Tom Kha Soup
Tom Kha soup is a spicy and pungent dish
from Thailand. It might possibly be my
most favorite savory dish ever. We eat this
repeatedly during the winter months.
The richness of the coconut milk mingles with the
tartness of the lemongrass and the spiciness of the
green curry and ginger. All of this blends into a base
of savory bone broth soup. It just tastes so darn good!
We make a big batch of this soup once a week and
eat it numerous times throughout the week. When
we have dinner guests or bring food to folks (because
of injury or recent birth) we generally serve this soup.
It’s always a big hit!
We love to eat this soup as part of our medicine cabinet to keep our immune systems strong
throughout the winter and to avoid getting upper respiratory infections like colds and the flu.
It is packed full of powerful immune and spicy warming herbs that are perfect for the cold winter
months.
There are lots of Tom Kha recipes out there, I hope you enjoy this version, which has a few more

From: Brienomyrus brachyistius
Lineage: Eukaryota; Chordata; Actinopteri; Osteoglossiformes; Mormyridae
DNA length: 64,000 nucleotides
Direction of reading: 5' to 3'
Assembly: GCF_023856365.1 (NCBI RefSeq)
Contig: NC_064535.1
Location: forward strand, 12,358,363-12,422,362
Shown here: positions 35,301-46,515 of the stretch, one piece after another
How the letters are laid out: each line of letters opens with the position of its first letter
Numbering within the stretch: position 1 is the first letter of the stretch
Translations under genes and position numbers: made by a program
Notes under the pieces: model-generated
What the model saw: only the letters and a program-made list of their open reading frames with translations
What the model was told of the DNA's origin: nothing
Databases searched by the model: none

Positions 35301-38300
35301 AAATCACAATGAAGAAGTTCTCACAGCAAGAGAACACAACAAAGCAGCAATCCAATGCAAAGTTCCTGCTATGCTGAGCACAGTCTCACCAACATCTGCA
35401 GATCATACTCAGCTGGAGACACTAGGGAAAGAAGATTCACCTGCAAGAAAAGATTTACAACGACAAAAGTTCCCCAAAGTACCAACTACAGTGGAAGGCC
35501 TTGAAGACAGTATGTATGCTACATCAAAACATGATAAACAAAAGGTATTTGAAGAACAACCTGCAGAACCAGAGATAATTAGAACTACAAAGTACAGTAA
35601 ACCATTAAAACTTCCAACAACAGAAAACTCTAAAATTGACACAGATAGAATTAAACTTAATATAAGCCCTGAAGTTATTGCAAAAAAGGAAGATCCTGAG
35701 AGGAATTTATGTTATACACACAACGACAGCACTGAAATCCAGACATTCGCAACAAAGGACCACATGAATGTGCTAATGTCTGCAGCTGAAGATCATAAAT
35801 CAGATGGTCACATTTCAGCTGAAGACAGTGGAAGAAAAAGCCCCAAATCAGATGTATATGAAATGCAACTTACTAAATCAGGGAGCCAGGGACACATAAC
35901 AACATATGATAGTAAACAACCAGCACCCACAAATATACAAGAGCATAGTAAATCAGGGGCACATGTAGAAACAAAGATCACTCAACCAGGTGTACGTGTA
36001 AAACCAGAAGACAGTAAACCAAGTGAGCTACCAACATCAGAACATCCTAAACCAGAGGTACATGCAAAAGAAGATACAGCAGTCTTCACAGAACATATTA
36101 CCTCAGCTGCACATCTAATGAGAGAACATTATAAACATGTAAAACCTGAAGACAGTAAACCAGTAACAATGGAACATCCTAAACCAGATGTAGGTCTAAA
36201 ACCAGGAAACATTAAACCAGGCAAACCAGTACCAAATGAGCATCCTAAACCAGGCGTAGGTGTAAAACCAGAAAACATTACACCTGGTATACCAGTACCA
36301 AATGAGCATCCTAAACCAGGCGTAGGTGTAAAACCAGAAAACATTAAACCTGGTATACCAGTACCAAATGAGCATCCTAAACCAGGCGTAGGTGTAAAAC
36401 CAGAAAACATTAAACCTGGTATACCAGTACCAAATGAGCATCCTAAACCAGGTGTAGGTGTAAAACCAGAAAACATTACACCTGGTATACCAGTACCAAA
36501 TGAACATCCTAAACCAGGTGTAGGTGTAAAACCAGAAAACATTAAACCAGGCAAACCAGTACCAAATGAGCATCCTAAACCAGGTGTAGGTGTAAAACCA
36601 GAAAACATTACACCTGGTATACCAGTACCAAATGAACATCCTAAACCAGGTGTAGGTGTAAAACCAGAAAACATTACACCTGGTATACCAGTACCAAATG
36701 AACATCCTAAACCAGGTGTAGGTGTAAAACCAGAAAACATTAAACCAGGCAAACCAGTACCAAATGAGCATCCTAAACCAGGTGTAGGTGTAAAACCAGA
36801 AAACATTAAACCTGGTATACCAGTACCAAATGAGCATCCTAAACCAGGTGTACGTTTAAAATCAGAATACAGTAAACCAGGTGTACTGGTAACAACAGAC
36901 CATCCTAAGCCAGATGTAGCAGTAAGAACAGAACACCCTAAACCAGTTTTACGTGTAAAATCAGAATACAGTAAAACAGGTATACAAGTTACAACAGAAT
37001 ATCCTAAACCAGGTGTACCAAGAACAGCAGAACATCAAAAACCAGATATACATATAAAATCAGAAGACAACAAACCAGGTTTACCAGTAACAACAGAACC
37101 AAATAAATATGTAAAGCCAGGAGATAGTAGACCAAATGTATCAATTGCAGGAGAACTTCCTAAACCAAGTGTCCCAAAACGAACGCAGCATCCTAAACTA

local veggies than what you’d typically see in these recipes. Soups beg to be altered so experiment
away!
Before we get to the recipe here’s a bit more information about the health benefits of the yummy
herbs in this soup.
lemongrass
Lemongrass is a prominent spice in Thai cooking. It has an aromatic, lemony scent and taste, but
also has something so much more. I find it hard to describe myself but I recently heard someone
describe it as a lemony pepper taste with a hint of rose.
Besides its seductive taste, lemongrass is a powerful medicinal herb. It is used for fevers, for digestive
complaints and for headaches.
It makes a delicious tea. I often add small amounts to other tea blends simply because I love the
taste of it so much.
This recipe calls for fresh lemongrass. If you can’t find it fresh, you can also make a strong tea out of
dried lemongrass for a similar taste. I would try two heaping tablespoons of lemongrass in 8 ounces
of just-boiled water. Let sit for 10 minutes, then strain and add the tea to the soup.
Written by Rosalee de la ForĂȘt. Taste of Herbs © LearningHerbs.com, LLC 13
cilantro
Cilantro is often thought of as simply garnish for guacamole, but this is yet another unassuming
plant that is disguised as potent medicine.
Before I go on I know someone out there is thinking, “yuck! I hate cilantro.” It’s true people seem
to either adore cilantro or detest it. If you think cilantro tastes like soap, then it’s probably not your
fault! Some people genetically lack the ability to taste the flavor that most people love in cilantro.
Concurrently, they also have a stronger reaction to another flavor within cilantro. If you don’t like